Receiving Compensation Through a Personal Injury Claim
If your car accident case goes to court, it can significantly extend the waiting period for receiving compensation. You typically only pursue a personal injury lawsuit after you and your legal team have exhausted other efforts, such as an insurance claim. You may have gone through several months of negotiations before taking legal action.
To win compensation through the legal system, you must have sufficient evidence of your injuries. You and your attorney must prove that the crash resulted from the other driver’s negligence to convince the court that you deserve the damages you are asking for.
It may be difficult to establish sufficient proof of fault or damages. For example, you may not yet have conclusive evidence that the other driver was texting at the wheel. Your attorney will need to seek out witnesses in the area or subpoena footage from nearby security cameras.
Thoroughly investigating the accident, gathering evidence, calling witnesses, and obtaining testimony for a trial can take several weeks or months. A personal injury case must follow the timeline set by the court, including scheduling motions and hearings, and upon conclusion, must wait for the jury’s decision on damage awards.
Depending on the court’s schedule and the complexity of your case, it can take months to years to receive compensation.
Additional Factors That Affect Your Settlement Timeline
If you seek compensation through a third-party insurance claim or lawsuit, additional factors can affect the time it takes to receive your settlement. These include non-economic damages being more difficult to prove in a personal injury case and that both parties (or the jury in a personal injury suit) must decide on a settlement amount.
Non-Economic Damages are Harder to Prove
Personal injury or car accident claims allow you to pursue non-economic and economic damages. However, these damages are much harder to quantify for the insurance company or court. Where property damage or medical bills have a clear monetary cost, non-economic damages like pain and suffering or loss of enjoyment of life don’t carry an exact dollar value. There is no monetary cap on these damages.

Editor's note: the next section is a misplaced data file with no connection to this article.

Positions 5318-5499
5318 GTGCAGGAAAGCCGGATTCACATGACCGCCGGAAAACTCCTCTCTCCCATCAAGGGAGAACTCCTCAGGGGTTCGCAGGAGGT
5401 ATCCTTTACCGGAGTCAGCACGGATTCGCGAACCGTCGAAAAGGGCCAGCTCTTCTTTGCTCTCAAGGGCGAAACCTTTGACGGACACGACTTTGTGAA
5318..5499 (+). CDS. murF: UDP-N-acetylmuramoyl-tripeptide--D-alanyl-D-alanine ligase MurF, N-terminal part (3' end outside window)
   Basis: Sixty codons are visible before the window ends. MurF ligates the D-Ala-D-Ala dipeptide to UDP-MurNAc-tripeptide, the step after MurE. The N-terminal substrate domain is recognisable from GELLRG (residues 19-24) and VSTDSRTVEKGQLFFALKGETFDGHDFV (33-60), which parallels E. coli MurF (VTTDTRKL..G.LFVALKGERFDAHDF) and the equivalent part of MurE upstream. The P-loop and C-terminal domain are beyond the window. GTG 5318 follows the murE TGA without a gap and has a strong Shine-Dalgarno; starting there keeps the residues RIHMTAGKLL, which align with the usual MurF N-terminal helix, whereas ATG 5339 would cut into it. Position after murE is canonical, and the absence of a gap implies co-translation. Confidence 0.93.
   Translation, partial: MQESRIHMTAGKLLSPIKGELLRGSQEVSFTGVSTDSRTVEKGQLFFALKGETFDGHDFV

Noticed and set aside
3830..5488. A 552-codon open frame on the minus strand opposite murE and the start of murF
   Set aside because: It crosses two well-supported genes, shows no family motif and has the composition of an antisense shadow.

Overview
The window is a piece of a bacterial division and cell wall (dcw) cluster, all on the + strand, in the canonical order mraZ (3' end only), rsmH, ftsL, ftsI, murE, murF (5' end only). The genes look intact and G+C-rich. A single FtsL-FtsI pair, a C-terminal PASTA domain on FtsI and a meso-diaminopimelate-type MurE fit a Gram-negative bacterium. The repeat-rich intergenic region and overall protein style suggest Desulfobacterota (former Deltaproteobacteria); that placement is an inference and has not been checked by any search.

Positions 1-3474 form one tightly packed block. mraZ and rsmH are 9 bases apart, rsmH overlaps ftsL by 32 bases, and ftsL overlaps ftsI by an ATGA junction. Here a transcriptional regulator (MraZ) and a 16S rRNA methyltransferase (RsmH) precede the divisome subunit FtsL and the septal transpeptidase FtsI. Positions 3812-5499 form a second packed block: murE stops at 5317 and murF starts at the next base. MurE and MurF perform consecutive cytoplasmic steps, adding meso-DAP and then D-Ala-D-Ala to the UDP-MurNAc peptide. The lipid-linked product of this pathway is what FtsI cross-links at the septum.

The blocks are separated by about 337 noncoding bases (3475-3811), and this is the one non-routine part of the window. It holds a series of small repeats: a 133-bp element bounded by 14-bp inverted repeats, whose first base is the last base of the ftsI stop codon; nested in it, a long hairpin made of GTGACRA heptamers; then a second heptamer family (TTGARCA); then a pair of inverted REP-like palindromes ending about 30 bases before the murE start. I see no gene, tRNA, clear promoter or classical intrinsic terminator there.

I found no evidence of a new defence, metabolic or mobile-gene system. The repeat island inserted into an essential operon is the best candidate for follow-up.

To collect non-economic damages, you must demonstrate the accident’s effect on your life. Your attorney from Cochran, Kroll, & Associates, P.C. can help you prove non-quantifiable damages for maximum compensation.
We can help gather evidence that shows how the crash has left you unable to work and lead a normal life due to anxiety. We can also demonstrate non-economic damages by providing journal entries or records from your therapy sessions or having friends or loved ones testify how your behavior and demeanor have changed since the accident.
Modified Comparative Negligence
Michigan uses modified comparative negligence in car crash cases. This doctrine says that if a person is more than 50% responsible for the motor vehicle accident, they cannot win compensation. Additionally, a person’s settlement offer is contingent on their percentage of responsibility for the incident. For example, if a jury finds you 10% responsible, your award amount will be lowered by 10%.
This doctrine can affect the timeline of your settlement. An insurance company will use it to try and lower your offer, leading to more complex negotiations with your attorney that take weeks or months.
If your case goes to trial, the jury will consider fault carefully to award your damages. If the other side claims you were partially responsible, the jury must determine the percentage of fault and award you accordingly. Because this doctrine requires a detailed examination of the evidence, a complex case involving multiple parties or complicated factors can take longer to decide.
Cochran, Kroll & Associates, P.C. Can Help You Collect Compensation
If you have been injured in a car accident in Michigan, seek help from the attorneys at Cochran, Kroll & Associates, P.C. We represent car accident victims, including filing PIP or third-party insurance claims and personal injury claim litigation in court.
Our experience handling auto accident claims can simplify your claims process and help you get your settlement quicker. We know how to gather evidence to support your claim and negotiate with insurance companies for a fair settlement so you don’t have to wait to receive the compensation you’re owed.
Our contingency fee basis means we only get paid if we win your case, so there is no financial risk to you to get started. Call our law firm today at 1-866-MICH-LAW and schedule your no-obligation, free case evaluation.
Disclaimer : The information provided is general and not for legal advice. The blogs are not intended to provide legal counsel and no attorney-client relationship is created nor intended.